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What is behind ETA's ceasefire announcement?

09-06-2010 08:12 BJT

Would the ETA's ceasefire announcement bring long-expected peace for Spain?

MADRID, Sept. 5 (Xinhua) -- The ETA announcement of a ceasefire on Sunday didn't come as a big surprise as the radical Basque separatist group has been weakened by consistent government crackdown in recent years and is facing calls for ceasefire within the group.

The announcement arrives just two days after the ETA political wing Batasuna and its ally Eusko Alkartasuna (EA) proposed a ceasefire from the radical organization, which pursues independence for the Basque region in the north of Spain.

The past 10 years have seen changes in the Basque community. Parties with links to militants have consistently been prohibited from having candidates in local, regional and national elections.

Between 10-15 percent of the Basque population habitually voted for parties such as Batasuna and although some have switched their votes to the conservative Basque Nationalist Party (PNV), the Basque Autonomous Community (Euskadi) is now governed by a non-nationalist coalition of the Socialist Party (PSOE ) and the Popular Party (PP).

The PSOE and the right wing PP may seem strange bedfellows, but the two Madrid based parties have been able to find enough common ground in Euskadi to keep the nationalists out of power.

ETA has also suffered a series of military setbacks in recent years with its ability to organize armed attacks damaged by the effective action of French and Spanish police.

Leaders such as Ibon Gogeaskotxea have been arrested among a total of 58 ETA members detained during the current year.

Relations between the political and military wings of the "Izquierda Aberzale" are also thought to have broken down in recent months with the political wing increasingly frustrated at the lack of progress in any peace process while they suffer the effects of an increasingly ineffective and unpopular military campaign.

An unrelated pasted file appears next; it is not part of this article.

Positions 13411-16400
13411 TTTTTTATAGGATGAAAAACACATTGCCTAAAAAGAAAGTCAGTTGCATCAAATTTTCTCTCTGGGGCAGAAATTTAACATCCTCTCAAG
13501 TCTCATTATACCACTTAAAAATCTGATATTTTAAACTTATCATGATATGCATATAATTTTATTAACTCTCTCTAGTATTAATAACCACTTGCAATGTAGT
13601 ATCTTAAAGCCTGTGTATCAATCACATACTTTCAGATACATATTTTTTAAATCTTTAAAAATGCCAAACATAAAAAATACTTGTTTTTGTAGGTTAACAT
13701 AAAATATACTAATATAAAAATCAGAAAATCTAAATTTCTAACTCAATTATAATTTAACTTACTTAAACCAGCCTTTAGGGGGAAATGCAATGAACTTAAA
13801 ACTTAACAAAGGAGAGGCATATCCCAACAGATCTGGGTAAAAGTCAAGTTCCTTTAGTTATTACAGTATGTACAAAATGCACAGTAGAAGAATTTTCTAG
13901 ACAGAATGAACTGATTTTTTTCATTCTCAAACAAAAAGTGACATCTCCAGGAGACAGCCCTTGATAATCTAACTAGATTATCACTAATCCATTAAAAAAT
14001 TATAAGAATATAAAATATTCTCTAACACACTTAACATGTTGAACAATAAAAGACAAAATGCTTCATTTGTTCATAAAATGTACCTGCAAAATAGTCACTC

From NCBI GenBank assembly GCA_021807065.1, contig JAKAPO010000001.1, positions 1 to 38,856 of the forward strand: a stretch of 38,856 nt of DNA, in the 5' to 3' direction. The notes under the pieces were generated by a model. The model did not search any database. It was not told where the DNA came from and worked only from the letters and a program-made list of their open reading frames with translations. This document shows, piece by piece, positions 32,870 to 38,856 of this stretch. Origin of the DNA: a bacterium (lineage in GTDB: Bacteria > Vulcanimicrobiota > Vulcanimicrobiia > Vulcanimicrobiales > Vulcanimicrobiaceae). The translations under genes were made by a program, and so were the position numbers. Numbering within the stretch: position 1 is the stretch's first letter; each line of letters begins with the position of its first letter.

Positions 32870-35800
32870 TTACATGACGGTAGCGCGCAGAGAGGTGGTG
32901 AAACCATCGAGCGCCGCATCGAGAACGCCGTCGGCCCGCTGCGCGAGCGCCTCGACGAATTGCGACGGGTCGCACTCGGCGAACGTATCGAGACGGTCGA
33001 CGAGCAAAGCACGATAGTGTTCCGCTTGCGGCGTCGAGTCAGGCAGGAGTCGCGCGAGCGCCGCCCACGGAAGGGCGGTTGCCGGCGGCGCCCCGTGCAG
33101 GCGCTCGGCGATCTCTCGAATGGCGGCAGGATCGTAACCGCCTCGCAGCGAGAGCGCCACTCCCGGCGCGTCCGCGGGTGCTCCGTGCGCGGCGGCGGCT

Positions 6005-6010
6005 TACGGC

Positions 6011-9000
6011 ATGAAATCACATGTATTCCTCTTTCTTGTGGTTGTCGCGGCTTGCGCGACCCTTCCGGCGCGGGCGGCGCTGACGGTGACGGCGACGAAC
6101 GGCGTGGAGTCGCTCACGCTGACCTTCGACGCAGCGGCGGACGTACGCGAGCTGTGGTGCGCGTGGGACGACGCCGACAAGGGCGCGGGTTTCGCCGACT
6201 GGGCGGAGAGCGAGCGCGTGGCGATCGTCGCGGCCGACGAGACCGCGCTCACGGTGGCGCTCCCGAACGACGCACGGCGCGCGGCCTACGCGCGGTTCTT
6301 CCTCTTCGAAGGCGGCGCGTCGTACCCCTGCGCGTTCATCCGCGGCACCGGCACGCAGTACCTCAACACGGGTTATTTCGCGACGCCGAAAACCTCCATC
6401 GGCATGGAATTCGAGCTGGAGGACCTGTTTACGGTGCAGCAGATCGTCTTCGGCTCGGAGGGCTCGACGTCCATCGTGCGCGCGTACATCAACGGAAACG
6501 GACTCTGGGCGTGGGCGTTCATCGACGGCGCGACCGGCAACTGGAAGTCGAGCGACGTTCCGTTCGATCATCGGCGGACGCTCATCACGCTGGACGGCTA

With local, regional and general elections on the horizon, a political solution seems the only option.

Reactions from Madrid, especially the PP, are likely to be lukewarm, due to memories of how ETA used its last ceasefire to build up strength and to rearm before launching another armed campaign.

The PP is certain to resist any direct talks between the Spanish government and ETA in order to earn political capital of any perceived weakness shown by the government ahead of the next general elections, which will probably be held in 2012.

Meanwhile, EA and Batasuna hope that the ceasefire will allow them to step back into the political arena, while the PNV hope that in the future a nationalist coalition can return to power in Euskadi.

Any peace process will not be easy due to the mutual distrust between ETA and Madrid.

Though there are still no details on whether or not the ceasefire is temporary or permanent, but it should be remembered that this is not the first time ETA has called a ceasefire.

The last ETA ceasefire was called in September 1998, which lasted for 14 months. But talks with the then Spanish government of Jose Maria Aznar broke down after just one meeting in Switzerland with both parties accusing the other of lacking any true interest in a lasting peace.

ETA announced an end to that ceasefire in November 1999 and the explosions of car bombs in Vitoria and Madrid at the start of 2000 saw a return to violence.

Editor:Zhang Pengfei |Source: Xinhua

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